Now, I wanted to use this with Active Directory to set a user’s N-drive to their home directory. I know it would be easier to use Samba, but if a user is behind a vaguely-filtered internet connection, say Comcast, Virgin Media or Verizon Fios, you can’t actually hit a Samba share over the internet. And VPNs can be even more of a … pain than WebDAV. In theory, you can address a WebDAV share with a UNC path and it works (\\webdav-server.fqdn\sharename). It doesn’t, however, seem to work when you set that UNC path to a drive letter in someone’s AD account. Which sucks.

So I thought, ooh – I know! Map it with a logon script! DERP. Logon scripts have to run from a Samba share. Which we can’t get to. Hence using WebDAV. The solution, if I say so myself, is pretty creative, if not a little over-the-top. I created a folder, say, C:\logon. In there, there is ‘wget.exe’, a Windows binary-only version of the ‘wget’ tool for Linux, which is a simple command-line based HTTP/FTP downloader. Then there’s a file called loader. bat. This file fetches a logon.bat from a web server, and runs it. Then, in their Active Directory profile, I set their logon script to \\localhost\c$\logon\loader.bat – causing them, each time they logon, to download the latest logon.bat and run it. In logon.bat, I use wget again to download a little .exe file written in AutoIT that checks if the registry has already been updated to connect to WebDAV shares using BASIC authentication as above, and if not, requests administrative privileges to update the registry and then restart the webclient service for you. After all this happens, it finally uses ‘net use’ to map the WebDAV shares (the lighty one from earlier as well as an additional SharePoint share) to their relevant drive letters. Scripts below.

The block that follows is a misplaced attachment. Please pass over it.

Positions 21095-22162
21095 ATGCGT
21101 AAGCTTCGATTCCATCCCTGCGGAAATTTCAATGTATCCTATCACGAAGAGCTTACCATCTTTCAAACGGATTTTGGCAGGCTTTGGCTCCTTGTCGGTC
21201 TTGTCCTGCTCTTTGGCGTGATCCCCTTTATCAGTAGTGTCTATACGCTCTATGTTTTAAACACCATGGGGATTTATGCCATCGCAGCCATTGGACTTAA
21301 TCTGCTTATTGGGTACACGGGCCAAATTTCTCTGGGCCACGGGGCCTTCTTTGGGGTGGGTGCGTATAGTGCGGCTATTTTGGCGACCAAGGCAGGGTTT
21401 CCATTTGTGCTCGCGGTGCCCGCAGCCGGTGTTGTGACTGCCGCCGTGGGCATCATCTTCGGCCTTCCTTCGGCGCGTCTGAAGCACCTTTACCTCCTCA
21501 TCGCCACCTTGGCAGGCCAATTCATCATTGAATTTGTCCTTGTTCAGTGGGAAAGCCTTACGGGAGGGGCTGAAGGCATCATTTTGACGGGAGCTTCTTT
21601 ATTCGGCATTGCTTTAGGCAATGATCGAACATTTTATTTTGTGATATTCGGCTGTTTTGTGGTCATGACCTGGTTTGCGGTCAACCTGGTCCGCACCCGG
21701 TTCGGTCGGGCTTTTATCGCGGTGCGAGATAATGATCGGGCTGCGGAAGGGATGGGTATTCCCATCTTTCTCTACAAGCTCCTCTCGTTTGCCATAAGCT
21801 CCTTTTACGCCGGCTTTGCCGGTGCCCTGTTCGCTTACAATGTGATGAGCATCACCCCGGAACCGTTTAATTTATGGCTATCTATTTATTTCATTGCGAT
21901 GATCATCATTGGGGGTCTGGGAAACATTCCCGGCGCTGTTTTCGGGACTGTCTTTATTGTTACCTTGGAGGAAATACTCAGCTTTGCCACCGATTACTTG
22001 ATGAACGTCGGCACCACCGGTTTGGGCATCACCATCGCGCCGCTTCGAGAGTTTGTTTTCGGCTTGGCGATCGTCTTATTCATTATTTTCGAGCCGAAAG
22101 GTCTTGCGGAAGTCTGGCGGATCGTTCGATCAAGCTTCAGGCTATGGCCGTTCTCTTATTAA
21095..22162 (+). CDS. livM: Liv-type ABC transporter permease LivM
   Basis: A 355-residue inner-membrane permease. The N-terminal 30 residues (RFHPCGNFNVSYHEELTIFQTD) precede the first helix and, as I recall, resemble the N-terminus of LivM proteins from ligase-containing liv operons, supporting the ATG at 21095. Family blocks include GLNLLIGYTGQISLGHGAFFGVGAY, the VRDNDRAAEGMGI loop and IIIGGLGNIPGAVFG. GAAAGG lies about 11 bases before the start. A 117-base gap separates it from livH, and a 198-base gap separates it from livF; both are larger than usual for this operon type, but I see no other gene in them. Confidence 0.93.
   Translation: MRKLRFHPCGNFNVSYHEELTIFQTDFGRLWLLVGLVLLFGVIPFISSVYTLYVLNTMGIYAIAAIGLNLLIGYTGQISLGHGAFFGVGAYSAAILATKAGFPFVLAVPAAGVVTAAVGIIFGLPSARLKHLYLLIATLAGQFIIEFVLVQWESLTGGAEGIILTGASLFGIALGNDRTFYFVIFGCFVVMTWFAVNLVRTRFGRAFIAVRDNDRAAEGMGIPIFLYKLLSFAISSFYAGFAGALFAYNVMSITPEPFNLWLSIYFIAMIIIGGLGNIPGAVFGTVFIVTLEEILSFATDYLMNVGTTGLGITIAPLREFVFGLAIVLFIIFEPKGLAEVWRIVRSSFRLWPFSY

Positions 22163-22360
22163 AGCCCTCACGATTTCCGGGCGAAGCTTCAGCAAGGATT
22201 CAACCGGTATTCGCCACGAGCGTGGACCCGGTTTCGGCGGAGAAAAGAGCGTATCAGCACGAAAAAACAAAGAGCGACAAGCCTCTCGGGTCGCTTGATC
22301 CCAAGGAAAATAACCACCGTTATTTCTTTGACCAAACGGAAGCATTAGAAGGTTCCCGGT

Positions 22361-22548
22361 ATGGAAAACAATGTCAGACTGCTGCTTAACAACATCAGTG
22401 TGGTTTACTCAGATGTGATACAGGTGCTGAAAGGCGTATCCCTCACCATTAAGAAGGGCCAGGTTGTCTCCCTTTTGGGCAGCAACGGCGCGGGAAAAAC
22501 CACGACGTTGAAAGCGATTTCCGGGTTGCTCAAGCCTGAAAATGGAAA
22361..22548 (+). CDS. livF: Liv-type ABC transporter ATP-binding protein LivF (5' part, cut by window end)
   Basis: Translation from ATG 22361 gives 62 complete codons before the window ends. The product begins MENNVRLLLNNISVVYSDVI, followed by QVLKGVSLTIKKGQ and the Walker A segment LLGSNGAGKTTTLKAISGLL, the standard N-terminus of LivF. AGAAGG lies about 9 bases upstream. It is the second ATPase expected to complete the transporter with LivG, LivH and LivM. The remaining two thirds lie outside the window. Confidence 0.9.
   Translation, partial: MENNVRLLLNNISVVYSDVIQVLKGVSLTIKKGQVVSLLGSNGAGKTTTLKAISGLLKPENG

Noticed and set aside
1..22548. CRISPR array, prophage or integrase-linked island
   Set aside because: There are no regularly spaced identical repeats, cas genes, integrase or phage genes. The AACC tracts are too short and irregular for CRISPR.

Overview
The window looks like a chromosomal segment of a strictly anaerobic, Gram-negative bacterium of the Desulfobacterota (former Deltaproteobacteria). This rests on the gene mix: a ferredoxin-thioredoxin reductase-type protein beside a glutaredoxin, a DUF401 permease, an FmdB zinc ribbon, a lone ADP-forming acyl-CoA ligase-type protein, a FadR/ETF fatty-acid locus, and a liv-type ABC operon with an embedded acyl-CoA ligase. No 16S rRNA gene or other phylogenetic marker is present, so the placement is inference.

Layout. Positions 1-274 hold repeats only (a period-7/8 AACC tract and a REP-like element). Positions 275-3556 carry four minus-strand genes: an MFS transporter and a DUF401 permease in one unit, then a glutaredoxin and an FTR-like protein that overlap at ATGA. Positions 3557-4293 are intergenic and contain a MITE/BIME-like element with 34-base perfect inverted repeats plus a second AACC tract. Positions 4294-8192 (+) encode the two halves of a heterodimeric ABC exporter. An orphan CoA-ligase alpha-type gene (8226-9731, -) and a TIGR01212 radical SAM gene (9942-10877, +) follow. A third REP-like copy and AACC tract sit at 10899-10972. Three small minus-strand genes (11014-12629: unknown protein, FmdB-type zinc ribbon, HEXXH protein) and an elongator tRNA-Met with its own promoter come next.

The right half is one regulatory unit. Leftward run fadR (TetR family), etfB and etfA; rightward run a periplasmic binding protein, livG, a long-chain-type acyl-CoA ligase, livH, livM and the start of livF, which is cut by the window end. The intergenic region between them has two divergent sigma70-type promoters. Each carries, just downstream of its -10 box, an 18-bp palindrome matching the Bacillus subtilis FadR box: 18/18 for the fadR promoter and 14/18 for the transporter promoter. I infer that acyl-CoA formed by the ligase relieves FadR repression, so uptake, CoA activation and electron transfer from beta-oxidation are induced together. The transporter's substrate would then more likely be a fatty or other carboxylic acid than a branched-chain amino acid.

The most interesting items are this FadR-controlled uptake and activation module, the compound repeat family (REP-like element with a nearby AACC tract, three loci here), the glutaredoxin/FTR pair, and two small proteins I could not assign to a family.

The wget.exe I’m using comes from:


@echo off
cd C:\logon
del c:\logon\logon.bat
C:\logon\wget http://some-http-server.fqdn/logon/logon.bat


@echo off
cd C:\logon
del C:\logon\dav-setup.exe
C:\logon\wget http://some-http-server.fqdn/logon/dav-setup.exe

net use N: "http://apache-proxy-to-lighty.fqdn/sharename" /user:username /persistent:yes /savecred
net use T: "http://sharepoint.fqdn/sharename" /user:domain\username /persistent:yes /savecred



$useBasicAuth = RegRead("HKEY_LOCAL_MACHINE\SYSTEM\CurrentControlSet\services\WebClient\Parameters", "UseBasicAuth")
$basicAuthLevel = RegRead("HKEY_LOCAL_MACHINE\SYSTEM\CurrentControlSet\services\WebClient\Parameters", "BasicAuthLevel")

$restartService = 0

if $useBasicAuth <> 1 Then
    RegWrite("HKEY_LOCAL_MACHINE\SYSTEM\CurrentControlSet\services\WebClient\Parameters", "UseBasicAuth", "REG_DWORD", "0x00000001")
    $restartService = 1

if $basicAuthLevel <> 2 Then
    RegWrite("HKEY_LOCAL_MACHINE\SYSTEM\CurrentControlSet\services\WebClient\Parameters", "BasicAuthLevel", "REG_DWORD", "0x00000002")
    $restartService = 1

if $restartService = 1 Then
    RunWait(@WindowsDir & "\System32\net stop webclient")
    RunWait(@WindowsDir & "\System32\net start webclient")